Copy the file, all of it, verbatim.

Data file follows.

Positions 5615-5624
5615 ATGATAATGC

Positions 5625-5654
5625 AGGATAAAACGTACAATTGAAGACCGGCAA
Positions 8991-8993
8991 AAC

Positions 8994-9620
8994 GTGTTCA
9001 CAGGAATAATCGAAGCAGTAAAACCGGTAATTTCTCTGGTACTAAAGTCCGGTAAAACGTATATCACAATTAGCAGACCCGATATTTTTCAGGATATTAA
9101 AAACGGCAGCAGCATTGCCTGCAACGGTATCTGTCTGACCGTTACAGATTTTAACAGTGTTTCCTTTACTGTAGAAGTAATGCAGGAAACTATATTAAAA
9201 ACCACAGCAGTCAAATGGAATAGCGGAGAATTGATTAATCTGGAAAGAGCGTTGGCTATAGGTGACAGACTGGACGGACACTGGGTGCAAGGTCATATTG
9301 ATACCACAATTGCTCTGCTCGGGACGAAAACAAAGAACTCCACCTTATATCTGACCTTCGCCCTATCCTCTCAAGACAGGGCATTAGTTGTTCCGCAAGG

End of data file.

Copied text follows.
Positions 5615-5624
5615 ATGATAATGC

Positions 5625-5654
5625 AGGATAAAACGTACAATTGAAGACCGGCAA
Positions 8991-8993
8991 AAC

Positions 8994-9620
8994 GTGTTCA
9001 CAGGAATAATCGAAGCAGTAAAACCGGTAATTTCTCTGGTACTAAAGTCCGGTAAAACGTATATCACAATTAGCAGACCCGATATTTTTCAGGATATTAA
9101 AAACGGCAGCAGCATTGCCTGCAACGGTATCTGTCTGACCGTTACAGATTTTAACAGTGTTTCCTTTACTGTAGAAGTAATGCAGGAAACTATATTAAAA
9201 ACCACAGCAGTCAAATGGAATAGCGGAGAATTGATTAATCTGGAAAGAGCGTTGGCTATAGGTGACAGACTGGACGGACACTGGGTGCAAGGTCATATTG
9301 ATACCACAATTGCTCTGCTCGGGACGAAAACAAAGAACTCCACCTTATATCTGACCTTCGCCCTATCCTCTCAAGACAGGGCATTAGTTGTTCCGCAAGG